The Great Barrier Reef (GBR) is the largest contiguous coral reef system in the world. Carbonate chemistry studies and flux quantification within the GBR have largely focused on reef calcification and dissolution, with relatively little work on shelf-scale CO2 dynamics. In this manuscript, we describe the shelf-scale seasonal variability in inorganic carbon and air-sea CO2 fluxes over the main seasons (wet summer, early dry and late dry seasons) in the GBR.
Our large-scale dataset reveals that despite spatial-temporal variations, the GBR as a whole is a net source of CO2 to the atmosphere, with calculated air–sea fluxes varying between −6.19 and 12.17 mmol m−2 d−1 (average ± standard error: 1.44 ± 0.15 mmol m−2 d−1), with the strongest release of CO2occurring during the wet season. The release of CO2 to the atmosphere is likely controlled by mixing of Coral Sea surface water, typically oversaturated in CO2, with the warm shelf waters of the GBR. This leads to oversaturation of the GBR system relative to the atmosphere and a consequent net CO2 release.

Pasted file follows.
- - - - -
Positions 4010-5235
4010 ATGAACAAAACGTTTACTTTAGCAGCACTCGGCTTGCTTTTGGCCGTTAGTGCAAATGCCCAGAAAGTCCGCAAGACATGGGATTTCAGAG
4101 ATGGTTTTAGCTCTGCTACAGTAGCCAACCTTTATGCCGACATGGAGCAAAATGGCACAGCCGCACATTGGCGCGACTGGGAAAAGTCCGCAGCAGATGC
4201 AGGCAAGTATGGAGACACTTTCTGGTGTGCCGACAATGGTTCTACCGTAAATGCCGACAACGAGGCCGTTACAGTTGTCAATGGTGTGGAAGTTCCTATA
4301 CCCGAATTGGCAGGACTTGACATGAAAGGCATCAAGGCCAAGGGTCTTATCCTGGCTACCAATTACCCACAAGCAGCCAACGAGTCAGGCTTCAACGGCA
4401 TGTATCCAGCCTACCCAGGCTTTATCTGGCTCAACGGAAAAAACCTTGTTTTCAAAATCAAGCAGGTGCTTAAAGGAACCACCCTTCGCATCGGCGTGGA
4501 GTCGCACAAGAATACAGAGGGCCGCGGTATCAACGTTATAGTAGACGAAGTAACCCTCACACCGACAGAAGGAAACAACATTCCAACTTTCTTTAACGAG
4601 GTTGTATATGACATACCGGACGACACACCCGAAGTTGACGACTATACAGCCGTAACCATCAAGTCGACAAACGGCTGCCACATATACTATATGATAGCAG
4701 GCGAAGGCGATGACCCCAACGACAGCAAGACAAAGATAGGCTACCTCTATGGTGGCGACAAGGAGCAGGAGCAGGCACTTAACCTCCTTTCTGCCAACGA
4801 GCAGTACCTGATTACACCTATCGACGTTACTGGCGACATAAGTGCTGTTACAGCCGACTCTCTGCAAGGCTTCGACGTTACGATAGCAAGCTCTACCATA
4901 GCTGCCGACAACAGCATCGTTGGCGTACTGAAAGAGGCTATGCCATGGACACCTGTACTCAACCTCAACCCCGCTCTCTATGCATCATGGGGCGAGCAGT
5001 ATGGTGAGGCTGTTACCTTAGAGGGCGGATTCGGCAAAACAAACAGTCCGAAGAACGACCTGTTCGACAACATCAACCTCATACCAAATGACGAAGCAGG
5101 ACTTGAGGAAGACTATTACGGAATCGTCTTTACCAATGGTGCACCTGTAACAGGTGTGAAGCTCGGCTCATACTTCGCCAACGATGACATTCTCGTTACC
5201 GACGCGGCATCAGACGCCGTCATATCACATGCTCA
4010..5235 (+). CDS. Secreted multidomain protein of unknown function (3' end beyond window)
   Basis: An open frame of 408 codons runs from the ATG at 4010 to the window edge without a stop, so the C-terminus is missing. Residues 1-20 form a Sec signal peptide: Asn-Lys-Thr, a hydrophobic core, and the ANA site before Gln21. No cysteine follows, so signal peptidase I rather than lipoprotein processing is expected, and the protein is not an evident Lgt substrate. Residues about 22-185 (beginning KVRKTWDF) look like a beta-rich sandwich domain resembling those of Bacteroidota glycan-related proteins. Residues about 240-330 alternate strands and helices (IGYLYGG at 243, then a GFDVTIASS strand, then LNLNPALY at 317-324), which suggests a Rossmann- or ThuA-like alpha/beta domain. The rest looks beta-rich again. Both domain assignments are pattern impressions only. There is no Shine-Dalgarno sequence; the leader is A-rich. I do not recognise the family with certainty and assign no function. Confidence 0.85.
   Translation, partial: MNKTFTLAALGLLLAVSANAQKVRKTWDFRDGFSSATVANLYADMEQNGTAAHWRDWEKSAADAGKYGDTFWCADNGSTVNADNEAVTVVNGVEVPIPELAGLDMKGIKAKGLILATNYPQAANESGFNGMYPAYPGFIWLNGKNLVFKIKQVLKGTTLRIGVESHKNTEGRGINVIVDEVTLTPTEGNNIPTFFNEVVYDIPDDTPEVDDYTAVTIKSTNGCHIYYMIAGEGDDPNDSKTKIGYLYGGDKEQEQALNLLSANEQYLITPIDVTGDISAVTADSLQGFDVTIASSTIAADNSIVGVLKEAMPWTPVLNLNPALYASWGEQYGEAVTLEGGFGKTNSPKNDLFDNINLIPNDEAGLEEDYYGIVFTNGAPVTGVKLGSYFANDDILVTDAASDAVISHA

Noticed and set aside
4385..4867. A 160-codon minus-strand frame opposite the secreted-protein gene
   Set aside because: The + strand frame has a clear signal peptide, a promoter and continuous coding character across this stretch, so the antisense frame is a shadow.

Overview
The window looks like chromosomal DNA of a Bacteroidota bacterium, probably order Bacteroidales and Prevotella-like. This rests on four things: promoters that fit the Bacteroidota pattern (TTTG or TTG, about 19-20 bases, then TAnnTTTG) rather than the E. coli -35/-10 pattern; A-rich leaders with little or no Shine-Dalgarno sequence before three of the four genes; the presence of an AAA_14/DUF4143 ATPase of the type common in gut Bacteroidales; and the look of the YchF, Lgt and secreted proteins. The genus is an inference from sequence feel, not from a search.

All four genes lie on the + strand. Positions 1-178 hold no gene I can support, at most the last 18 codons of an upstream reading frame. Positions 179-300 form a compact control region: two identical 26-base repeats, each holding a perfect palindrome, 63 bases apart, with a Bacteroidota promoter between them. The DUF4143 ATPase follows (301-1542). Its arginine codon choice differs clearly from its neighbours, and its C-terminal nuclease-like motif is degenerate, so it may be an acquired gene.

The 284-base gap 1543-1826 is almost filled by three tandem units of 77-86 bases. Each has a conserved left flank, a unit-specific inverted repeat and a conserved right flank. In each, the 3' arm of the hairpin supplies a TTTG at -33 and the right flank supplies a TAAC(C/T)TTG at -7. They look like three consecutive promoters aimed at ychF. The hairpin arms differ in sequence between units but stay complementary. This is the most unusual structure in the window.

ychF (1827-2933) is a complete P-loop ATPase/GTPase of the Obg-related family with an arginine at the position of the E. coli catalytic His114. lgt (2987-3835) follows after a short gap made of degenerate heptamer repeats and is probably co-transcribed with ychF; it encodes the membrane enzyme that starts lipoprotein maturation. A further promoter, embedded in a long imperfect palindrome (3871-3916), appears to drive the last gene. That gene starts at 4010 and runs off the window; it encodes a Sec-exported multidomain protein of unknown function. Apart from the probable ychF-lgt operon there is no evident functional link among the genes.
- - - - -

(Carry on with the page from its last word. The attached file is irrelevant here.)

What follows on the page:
The Gulf of Mexico blue carbon habitats (mangroves, seagrass, and salt marshes) form an important North American blue carbon hot spot. These habitats cover 2,161,446 ha and grow profusely in estuaries that occupy 38,000 km2 to store substantial sedimentary organic carbon of 480.48 Tg C. New investigations around GoM for Mexican mangroves, Louisiana salt marshes and seagrasses motivated our integration of buried organic carbon to elucidate a new estimate of GoM blue carbon stocks. Factors creating this include: large GoM watersheds enriching carbon slowly flowing through shallow estuarine habitats with long residence times; fewer SE Mexican hurricanes allowing enhanced carbon storage; mangrove carbon productivity enhanced by warm southern basin winter temperatures; large Preservation reserves amongst high anthropogenic development. The dominant total GoM mangrove blue carbon stock 196.88 Tg from total mangrove extent 650,482 ha is highlighted from new Mexican data. Mexican mangrove organic carbon stock is 112.74 Tg (1st sediment meter) plus USA 84.14 Tg. Mexican mangroves vary greatly in storage, total carbon depositional depths and in sediment age (to 3500 y). We report Mexican mangrove's conservative storage fraction for the normally-compared top meter, whereas the full storage depth estimates ranging above 366.78 Tg (high productivity in very deep sediment along the central Veracruz/Tabasco coast) are not reflected in our reported estimates. Seagrasses stock of 184.1 Tg C organic is derived from 972,327 ha areal extent (in 1st meter). The Louisiana marshes form the heart of GoM salt marsh carbon storage 99.5 Tg (in 1st meter), followed by lesser stocks in Florida, Texas, finally Mexico derived from salt marsh extent totaling 650,482 ha. Constraints on the partial estuarine fluxes given for this new data are discussed as well as widespread anthropogenic destruction of the GoM blue carbon. A new North American comparison of our GoM blue carbon stocks versus Atlantic coastal blue carbon stock estimates is presented.